How to Kill Crabgrass in Your Flower Beds

Nothing is more frustrating than filling your flower bed with new plants and seeing the crabgrass making its unwanted appearance. In fact, almost every gardener will have to deal with trying to eradicate crabgrass at some point. There are many products on the market you can purchase to kill it, and there are some home remedies you can try. Regardless of which method you choose, don't be surprised if it takes a couple of applications to make the crabgrass go away for good. Continue reading for some tips on ridding your flowers beds of crabgrass.

Things You'll Need

  • Weed Killer
  • Shovel
  • Vinegar
  • Spray Bottle
  • Dish soap
  • Gin

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Purchase a weed killer that specifies it will kill crabgrass at your local home improvement store. There are many brands on the market, but don't let the price fool you. Just because it's expensive, doesn't mean it will work any better than some of the less expensive weed killers. Spray the product directly on the crabgrass, making sure not to get any on your plants. Do not allow the area to get any water for at least 24 hours. You should see the crabgrass beginning to die by the next day. If, in a few days, if the grass is not completely dead, spray the area again.

Put undiluted white vinegar in a spray bottle. For several years the USDA has been conducting experiments using vinegar as a weed killer, with outstanding results. Spray your solution directly on the crabgrass, being careful not to spray any tender plants. Don't water the area for at least 24 hours and you should see results within a day. You may have to repeat this process, if the grass doesn't completely die.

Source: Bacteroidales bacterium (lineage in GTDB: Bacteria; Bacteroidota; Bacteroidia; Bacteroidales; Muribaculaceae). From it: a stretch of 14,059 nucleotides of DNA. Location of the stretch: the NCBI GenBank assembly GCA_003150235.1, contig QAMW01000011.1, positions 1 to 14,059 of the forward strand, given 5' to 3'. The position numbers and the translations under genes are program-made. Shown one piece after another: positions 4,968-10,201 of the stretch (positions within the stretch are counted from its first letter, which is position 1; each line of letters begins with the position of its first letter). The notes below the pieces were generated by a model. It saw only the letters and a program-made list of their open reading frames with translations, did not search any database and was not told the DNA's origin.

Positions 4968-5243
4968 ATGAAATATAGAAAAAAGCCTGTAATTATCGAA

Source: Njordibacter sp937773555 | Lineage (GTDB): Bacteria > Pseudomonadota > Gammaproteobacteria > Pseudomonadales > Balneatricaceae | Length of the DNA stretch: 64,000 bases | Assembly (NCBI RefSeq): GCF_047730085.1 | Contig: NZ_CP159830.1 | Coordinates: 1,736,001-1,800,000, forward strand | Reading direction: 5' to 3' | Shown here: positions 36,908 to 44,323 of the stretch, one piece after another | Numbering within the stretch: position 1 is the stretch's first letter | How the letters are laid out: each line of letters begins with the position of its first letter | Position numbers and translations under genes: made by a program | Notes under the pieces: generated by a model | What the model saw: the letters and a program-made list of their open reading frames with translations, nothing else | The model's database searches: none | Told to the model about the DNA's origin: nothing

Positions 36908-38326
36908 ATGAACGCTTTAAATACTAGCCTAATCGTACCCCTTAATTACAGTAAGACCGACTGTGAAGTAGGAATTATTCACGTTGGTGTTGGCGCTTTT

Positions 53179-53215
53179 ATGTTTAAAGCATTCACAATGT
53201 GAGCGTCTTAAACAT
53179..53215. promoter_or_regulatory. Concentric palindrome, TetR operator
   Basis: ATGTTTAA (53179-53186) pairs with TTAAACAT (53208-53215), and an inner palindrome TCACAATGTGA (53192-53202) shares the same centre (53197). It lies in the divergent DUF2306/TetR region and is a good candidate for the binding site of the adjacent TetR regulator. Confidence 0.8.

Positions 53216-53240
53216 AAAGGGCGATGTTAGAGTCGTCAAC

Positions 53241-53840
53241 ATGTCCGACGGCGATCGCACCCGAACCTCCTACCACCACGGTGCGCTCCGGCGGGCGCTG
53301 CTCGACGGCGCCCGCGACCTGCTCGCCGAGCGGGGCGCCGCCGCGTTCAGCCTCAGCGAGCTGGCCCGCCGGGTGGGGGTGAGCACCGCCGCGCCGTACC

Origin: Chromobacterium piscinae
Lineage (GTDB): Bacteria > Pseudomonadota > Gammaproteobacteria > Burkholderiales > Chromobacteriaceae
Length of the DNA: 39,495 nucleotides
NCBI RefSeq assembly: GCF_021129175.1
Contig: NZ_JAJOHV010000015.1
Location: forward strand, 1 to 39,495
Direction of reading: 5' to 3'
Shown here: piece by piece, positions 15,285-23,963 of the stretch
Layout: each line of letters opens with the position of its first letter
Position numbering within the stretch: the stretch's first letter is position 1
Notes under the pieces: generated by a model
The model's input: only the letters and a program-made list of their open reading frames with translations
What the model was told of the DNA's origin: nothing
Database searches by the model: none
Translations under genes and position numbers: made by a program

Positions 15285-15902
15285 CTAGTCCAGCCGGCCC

Fill a spray bottle with one part white vinegar, one part gin and one part dish soap. Spray the area where the crabgrass is a problem. This is a home remedy that some gardeners use. You can use this solution on other weeds, too. Don't allow the area to get wet for at least 24 hours. Repeat the spraying if necessary.

Boil a pot of water. Pour the boiling water over the crabgrass twice. According to many gardeners, boiling water is another environmentally safe way to rid your flower beds of weeds and unwanted grasses. If the crabgrass doesn't look like it's completely dead, pour some more boiling water on it.

Dig up the unwanted crabgrass, making sure to get the roots. This process takes more work, but you'll be getting to the root of the problem. Once you've removed the grass and its roots, you may have to spray the area with one of the weed-killing treatments listed above, to remove any stragglers.

Tips & Warnings

  • Place a protective covering over your flowers before you spray, if the crabgrass is growing close to them.
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